JJulie Kessler: Well, at that time, I was also part of an organization that’s now called the Photo Managers, and I realized if I dug a little deeper into the resources that they offered that I could navigate this better. And there was also a business coach that was part of that group who decided to help people build their business, figure out pricing and processes, some basics about technology,

And so then I just didn’t feel as alone. I felt like I had somebody supporting me that I could reach out to when I needed answers. And I even used that as I was working with my clients. I would let them know that I didn’t know the answer to that problem, or I didn’t have a solution, but I had a list, some trusted advisors that I could reach out to, and they didn’t seem to hesitate, or that didn’t seem to be a barrier towards them considering my services.

Katherine Morales: Yeah. Well, that’s beautiful. And I think what you’re explaining is it’s when, I always talk about finding the harmony in business that there is kind of the inward world, and then there’s the outer world, and instead of having those kind of tug of war or pulling against one another, when you had that moment of, “Oh my gosh, I’m an imposter, I’m going to be found out,” which is natural in building your own path, what I love is that you leaned into the out and you found an organization. I love that. I think advisors are essential to finding that harmony, especially at certain junctures in your business.

Julie Kessler: Oh, yeah. Yeah.

Katherine Morales: I mean, I know we talked a little bit before this obviously, so one thing I want you to hint on, if you don’t mind is, I think there’s certain character traits that are true for entrepreneurs, especially I want to say, dare I say women entrepreneurs, but I have this perception maybe because I’m this way too, but we have a tendency to be a little bit perfectionist-y. So did you have that at any point? And because I think you said it simplistically, “Yeah, and then if I didn’t know the answer, I just said, ‘Well, I don’t know. I’m going to consult my advisors and I’ll get back to you,'” which is totally okay, but the journey to get to feeling inwardly that that’s okay.

Julie Kessler: Yeah, no, I grew up, I shared with you that I grew up feeling like I, because I was an introvert and quiet, I didn’t feel listened to, probably because there were family members that were more extroverts, so they wouldn’t share the microphone very readily. And so thinking about somebody listening to me didn’t feel authentic either.

So, the more I felt like I needed to perfect the technology as a natural perfectionist, I felt like, “Okay, this is a mess.” And that’s why I would pray for a sign that I needed to change. But then I also learned from my clients that I didn’t have to know everything, and it didn’t all have to be perfect.

I mean, sometimes their photo collections weren’t a perfect shot, and I would talk to them about how good for you that you captured the moment, and this tells a story. So this is a photo we can use. You don’t have to be a professional photographer for your stories or for your photos to be worthy of telling the story.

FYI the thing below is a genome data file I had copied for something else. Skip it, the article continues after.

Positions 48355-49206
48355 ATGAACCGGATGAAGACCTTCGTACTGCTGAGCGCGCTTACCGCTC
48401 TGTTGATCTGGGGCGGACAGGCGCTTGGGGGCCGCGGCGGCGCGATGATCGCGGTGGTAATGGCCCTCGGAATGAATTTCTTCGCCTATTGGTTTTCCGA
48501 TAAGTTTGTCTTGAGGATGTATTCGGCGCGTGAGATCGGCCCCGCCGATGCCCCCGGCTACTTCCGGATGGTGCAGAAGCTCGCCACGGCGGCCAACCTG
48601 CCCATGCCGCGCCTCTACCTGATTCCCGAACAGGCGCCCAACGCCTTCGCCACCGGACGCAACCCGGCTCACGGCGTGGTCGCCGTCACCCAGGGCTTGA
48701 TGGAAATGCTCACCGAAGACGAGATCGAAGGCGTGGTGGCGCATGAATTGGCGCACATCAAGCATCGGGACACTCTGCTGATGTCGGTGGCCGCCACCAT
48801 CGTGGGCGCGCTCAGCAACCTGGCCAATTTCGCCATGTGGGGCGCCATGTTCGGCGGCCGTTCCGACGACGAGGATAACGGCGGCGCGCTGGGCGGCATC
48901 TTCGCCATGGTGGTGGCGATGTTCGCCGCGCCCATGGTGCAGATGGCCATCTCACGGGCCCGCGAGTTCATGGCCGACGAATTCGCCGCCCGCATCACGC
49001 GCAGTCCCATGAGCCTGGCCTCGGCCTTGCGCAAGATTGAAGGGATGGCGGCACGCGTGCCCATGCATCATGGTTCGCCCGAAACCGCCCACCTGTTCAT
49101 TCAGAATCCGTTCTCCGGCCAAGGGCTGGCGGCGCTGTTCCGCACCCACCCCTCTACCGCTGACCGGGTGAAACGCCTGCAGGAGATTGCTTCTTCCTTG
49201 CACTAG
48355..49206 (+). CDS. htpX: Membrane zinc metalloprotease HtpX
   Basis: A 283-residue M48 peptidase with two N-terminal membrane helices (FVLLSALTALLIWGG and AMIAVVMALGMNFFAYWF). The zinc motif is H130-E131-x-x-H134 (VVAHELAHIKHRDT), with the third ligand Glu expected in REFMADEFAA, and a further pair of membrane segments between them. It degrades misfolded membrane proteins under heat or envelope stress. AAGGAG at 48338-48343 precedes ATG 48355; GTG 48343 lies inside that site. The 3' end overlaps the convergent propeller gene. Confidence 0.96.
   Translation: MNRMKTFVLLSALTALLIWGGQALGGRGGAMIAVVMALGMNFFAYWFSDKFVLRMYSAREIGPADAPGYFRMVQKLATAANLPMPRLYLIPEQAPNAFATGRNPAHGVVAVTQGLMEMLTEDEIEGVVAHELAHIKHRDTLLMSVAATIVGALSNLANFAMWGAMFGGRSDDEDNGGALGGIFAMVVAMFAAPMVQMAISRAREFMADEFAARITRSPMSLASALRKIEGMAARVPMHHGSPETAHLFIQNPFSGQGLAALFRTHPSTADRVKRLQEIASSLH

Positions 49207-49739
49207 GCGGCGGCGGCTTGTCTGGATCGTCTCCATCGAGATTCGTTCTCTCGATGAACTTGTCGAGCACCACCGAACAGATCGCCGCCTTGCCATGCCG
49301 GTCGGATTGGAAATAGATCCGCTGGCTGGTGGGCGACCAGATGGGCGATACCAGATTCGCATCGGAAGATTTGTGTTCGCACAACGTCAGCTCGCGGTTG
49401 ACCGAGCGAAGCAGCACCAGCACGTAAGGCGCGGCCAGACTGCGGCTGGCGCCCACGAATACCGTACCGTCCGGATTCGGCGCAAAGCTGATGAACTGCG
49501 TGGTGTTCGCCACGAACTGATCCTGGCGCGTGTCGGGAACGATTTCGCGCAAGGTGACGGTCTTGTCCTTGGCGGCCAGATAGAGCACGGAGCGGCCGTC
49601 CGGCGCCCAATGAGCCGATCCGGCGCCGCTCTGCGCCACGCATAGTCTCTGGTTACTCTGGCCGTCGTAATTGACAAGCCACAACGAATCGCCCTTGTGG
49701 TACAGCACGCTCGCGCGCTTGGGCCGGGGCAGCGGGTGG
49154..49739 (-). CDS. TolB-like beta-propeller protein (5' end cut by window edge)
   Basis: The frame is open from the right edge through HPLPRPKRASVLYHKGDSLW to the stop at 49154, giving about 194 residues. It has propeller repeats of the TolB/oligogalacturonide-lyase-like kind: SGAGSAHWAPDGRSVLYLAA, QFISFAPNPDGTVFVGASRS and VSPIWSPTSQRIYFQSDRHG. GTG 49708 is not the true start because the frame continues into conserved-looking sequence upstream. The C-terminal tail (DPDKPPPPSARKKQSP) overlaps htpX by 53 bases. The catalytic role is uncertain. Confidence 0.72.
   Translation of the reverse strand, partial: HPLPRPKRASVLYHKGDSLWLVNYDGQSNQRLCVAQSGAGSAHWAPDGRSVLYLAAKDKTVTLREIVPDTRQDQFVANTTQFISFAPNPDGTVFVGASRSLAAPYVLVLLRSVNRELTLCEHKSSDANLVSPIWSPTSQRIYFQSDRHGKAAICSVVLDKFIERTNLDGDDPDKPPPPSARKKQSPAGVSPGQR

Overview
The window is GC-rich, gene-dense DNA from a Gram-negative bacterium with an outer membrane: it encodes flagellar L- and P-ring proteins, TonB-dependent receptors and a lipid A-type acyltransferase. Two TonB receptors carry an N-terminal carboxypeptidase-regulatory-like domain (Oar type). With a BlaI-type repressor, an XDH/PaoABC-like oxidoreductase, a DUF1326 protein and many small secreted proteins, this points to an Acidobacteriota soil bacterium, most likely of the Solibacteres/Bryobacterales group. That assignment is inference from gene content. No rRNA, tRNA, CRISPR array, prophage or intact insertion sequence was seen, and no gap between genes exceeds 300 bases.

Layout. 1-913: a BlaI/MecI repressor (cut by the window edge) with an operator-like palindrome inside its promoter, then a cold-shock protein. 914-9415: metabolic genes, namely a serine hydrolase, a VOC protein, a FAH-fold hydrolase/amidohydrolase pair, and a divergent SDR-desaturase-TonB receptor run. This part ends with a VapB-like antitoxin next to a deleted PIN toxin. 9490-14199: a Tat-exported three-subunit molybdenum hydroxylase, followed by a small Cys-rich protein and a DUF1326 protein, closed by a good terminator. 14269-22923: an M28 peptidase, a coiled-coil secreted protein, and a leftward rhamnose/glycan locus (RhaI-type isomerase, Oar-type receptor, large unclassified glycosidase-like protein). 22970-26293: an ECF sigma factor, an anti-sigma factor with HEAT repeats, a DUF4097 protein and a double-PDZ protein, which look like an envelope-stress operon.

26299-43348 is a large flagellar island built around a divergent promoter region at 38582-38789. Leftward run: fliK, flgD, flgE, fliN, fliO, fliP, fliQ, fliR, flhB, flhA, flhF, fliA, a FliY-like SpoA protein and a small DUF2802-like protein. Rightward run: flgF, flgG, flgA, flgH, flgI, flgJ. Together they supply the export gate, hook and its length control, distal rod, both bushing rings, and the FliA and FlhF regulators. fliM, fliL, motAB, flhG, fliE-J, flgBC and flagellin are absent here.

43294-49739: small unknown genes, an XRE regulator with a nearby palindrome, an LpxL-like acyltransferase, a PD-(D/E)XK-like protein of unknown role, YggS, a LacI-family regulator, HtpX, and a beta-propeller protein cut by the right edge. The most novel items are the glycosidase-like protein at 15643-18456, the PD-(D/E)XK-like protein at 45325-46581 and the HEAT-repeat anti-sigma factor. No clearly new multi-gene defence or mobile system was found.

Katherine Morales: Yeah. That’s beautiful. And as you’re going to the picture, I can just share from my own experience that, it’s so interesting how a photo that I was like, “Oh man, I look so bad in that,” from give it 2, 3, 4 years, and then I’m looking at, I’m going, “Oh, this is actually a nice photo.”

Julie Kessler: Yeah. Not bad.

Katherine Morales: We see ourselves differently, right?

Julie Kessler: Oh, we do.

Katherine Morales: Give it some time.

Julie Kessler: We really do. And I often tell that to my clients. They’ll think that where their kids are now is the deciding factor to whether or not they’ll want to inherit their photos. And we’re all in a different place at certain moments. And if you’re preparing for their legacy for when they’re ready, that’s really the work that we’re trying to do for them.

Katherine Morales: Yeah, And I think, I want to come back to a word that you mentioned in your father’s story or your story of founding your business as well as working with your clients, and the word was honor. So I mean, that’s such a powerful, beautiful word. So how have you, obviously the topic is “Celebrating Your Stories,” so how do you work with your clients to help them not only celebrate, but honor their stories? Because every family has stories that maybe they don’t think they want to celebrate, but it’s important to honor them. How do you help them through that journey?

Julie Kessler: Well, I think we look at what are the sensitive moments, what are the things that are part of their story that maybe they want included in their collection, but they don’t necessarily want them highlighted?

My dad’s journey of having become a paraplegic was not going to be highlighted in his life story. There were photos of him in a wheelchair, but we didn’t really talk about that moment and his recovery. And sometimes that can be the case with our family’s photos. And now that we record everything on our phones, we record a bruise or an injury or something like that, there’s maybe a story of that of that moment, but does that really need to be part of telling your story? Most of the time not.

Katherine Morales: Call me crazy. I kind of like those moments. It’s interesting. My daughter just turned six, and I shared some pictures just yesterday celebrating that story.

But as she’s getting older now, like as you’re saying that, I go to this moment in that perfectionist phase when she was a baby, I started pureeing all of the vegetables. And I’m on, I am definitely not a mom blogger, but I’m on all the things like, “Which vegetable next?” And at one point I had done all the broccoli and all the peas and all that, and I got to parsnips.

Julie Kessler: Ooh, wow.